Reviews

The Colour of Glass by Gabrielle Macdonald

La Mama, Carlton. Wednesday, 14 April 2010

I have been told that people change every seven years. We do not choose our new personality, our new path and our new goals, but unknowingly arrive at the other end a different person. “J” in Gabrielle Macdonald’s The Colour of Glass (the characters are unnamed in the programme) had a clear, definitive image of her new persona, but her life was cut violently short just as her dream was realized.

Candy Man.

Kermond Creative, Her Majesty’s Theatre (Adelaide) until Sunday 18 April, then Sydney (7 - 9 May) and Melbourne (16 - 27 June).

One local musical theatre performer planned to avoid Candy Man. He thought it wrong for a white man to play a black man. But Candy Man isn’t a dramatized version of Sammy Davis Jr’s life; it is – in Wayne Scott Kermond’s words – “a homage.” In 1986, Kermond had a role in Guys & Dolls. After the show, Davis came to the green room and said to Kermond: “We need young cats like you, to take over from old cats like me.”

Codgers by Don Reid

Steady Lads / Christine Dunstan Productions. Touring.

Set in Gerry’s Gym, this is the sometimes heartwarming, sometimes saddening but always poignant tale of five ex-military men and their weekly workout session. Starring Ronald Falk as Keith, Ron Haddrick as Jimmy, Edwin Hodgeman as Les, Russell Newman as Patrick and Shane Porteous as Rod, the five reminisce and cajole each other over an effortful work out consisting of lunges, marching, squats, coffee and Salada biscuits - usually retiring to the biscuits and coffee long before any workout has truly been undertaken! Each have their own troubles and fixed beliefs.

Calendar Girls by Tim Firth

John Frost. Lyric Theatre, Brisbane, then Theatre Royal, Sydney, and Comedy Theatre, Melbourne

Calendar Girls opened its eastern capitals tour in Brisbane after a blaze of titillating advertising. It lives up to its promise. This is a show full of heart and laughs. A real life event prompted a popular movie. Subsequently the principal screen writer, Tim Firth, adapted it for the stage. The action focuses on six of the original eleven Women's Institute members who posed for the calendar prototype.

The Walworth Farce by Enda Walsh

Druid Theatre, Ireland / STC. Sydney Theatre. April 14 – 24.

Druid Theatre Company Theatre can be fabulously deceptive! For a short time as I watched the Druid Theatre Company’s acclaimed The Walworth Farce, I wondered, “Am I watching accomplished actors, acting very badly?” Suddenly, briefly, a switch threw the action into reality, and it became clear that this was playful, absurd manipulation of classic farce form, adding a dark underlying Irish subtext.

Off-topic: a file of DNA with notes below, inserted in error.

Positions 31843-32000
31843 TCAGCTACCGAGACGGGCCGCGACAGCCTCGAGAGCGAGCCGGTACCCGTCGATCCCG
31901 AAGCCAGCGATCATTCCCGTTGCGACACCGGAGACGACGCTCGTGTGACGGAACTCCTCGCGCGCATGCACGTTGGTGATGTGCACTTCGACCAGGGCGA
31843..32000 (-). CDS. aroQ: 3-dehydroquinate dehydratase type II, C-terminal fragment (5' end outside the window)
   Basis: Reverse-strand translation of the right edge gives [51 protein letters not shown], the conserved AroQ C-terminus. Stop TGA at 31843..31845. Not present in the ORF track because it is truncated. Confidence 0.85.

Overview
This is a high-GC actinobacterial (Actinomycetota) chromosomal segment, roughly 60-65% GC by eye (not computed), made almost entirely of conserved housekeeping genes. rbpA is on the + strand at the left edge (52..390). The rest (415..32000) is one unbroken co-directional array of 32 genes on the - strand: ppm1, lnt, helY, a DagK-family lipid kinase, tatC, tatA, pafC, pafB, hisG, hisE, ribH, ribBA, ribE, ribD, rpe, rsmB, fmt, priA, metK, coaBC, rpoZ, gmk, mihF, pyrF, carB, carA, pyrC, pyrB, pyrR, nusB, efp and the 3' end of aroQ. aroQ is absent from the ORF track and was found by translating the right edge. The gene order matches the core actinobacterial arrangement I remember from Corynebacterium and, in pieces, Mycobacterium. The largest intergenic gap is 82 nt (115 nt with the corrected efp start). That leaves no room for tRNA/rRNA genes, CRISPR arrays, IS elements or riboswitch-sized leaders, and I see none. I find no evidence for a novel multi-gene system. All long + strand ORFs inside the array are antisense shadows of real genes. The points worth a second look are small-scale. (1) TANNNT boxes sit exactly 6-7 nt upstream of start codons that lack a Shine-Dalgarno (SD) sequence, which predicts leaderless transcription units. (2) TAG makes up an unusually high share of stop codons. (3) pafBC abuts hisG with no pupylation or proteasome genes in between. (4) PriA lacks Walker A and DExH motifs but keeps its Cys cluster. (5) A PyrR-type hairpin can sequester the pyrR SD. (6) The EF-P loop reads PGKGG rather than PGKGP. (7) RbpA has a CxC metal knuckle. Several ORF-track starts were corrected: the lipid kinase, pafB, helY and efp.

Fox

Monkey Baa and Siren Theatre Co. Director Kate Gaul. From the book by Margaret Wild. Composer: Daryl Wallis

“Do you know what betrayal is? It’s when a friend does something that’s not very nice.” As I took my seat at the Seymour Centre, the mother sitting next to me said this to her two young sons. She was telling them about part of the story we were about to see, Fox by Monkey Baa theatre.

When He Was Famous (Life in the Fast Lane?) by Seth Robinson

Canberra Dramatics. Directer: Trevar Alan Chilver. Tuggeranong Arts Centre. April 8 - 17

When He Was Famous is a production running during National Youth Week. Canberra Dramatics is known for its support of young people interested in theatre, and this production has involved people principally aged between 15 and 25. It is a credit to their application, talent and diligence that this play has worked well. Patrick C. Moonie plays Robert J. Taylor, also known as Robbie, an actor of considerable reputation both in his acting and in his private life. He maintains the character’s charm despite the things that Robbie has done.

Blackbird by David Harrower

23rd Productions & La Boite Indie. Roundhouse Theatre (Qld). April 7 to 25.

If you like your theatre to be a cosy, entertaining evening, with coffee and a pleasant chat with friends after, this is not the play for you. On the other hand, if you like to be engaged and challenged, to have your moral preconceptions dissected and examined in the space of little more than an hour, then Blackbird is. You’ll leave the show aching to discuss personal and social morality aspects of child abuse, and a need to be reprogrammed convincingly on the issue.

The Hatpin by James Millar and Peter Rutherford

Amateur Premiere. Riverside Lyric Ensemble. Lennox Theatre, Riverside Theatres, Parramatta. Until April 17.

Riverside Lyric Ensemble’s production of Australian musical The Hatpin is in the higher echelon of Sydney amateur musical theatre, in terms of both production values and performances. It is a clean, polished, no-frills production, with a cast balancing some of the best ‘old hands’ on the circuit with exciting, less familiar talents.

Ruby Moon by Matt Cameron

Pantseat Productions. The Playhouse, Newcastle. March 4 to 6

The anguish of the young wife in Ruby Moon is evident from the time her husband arrives home from work and tries to give her an affectionate kiss. She resists, pulls away, and says “How do we do this again?” The pair’s six-year-old daughter, the title character, disappeared several years ago while going to the other end of their cul-de-sac suburban street to visit her grandmother and they are still trying to come to terms with the loss.

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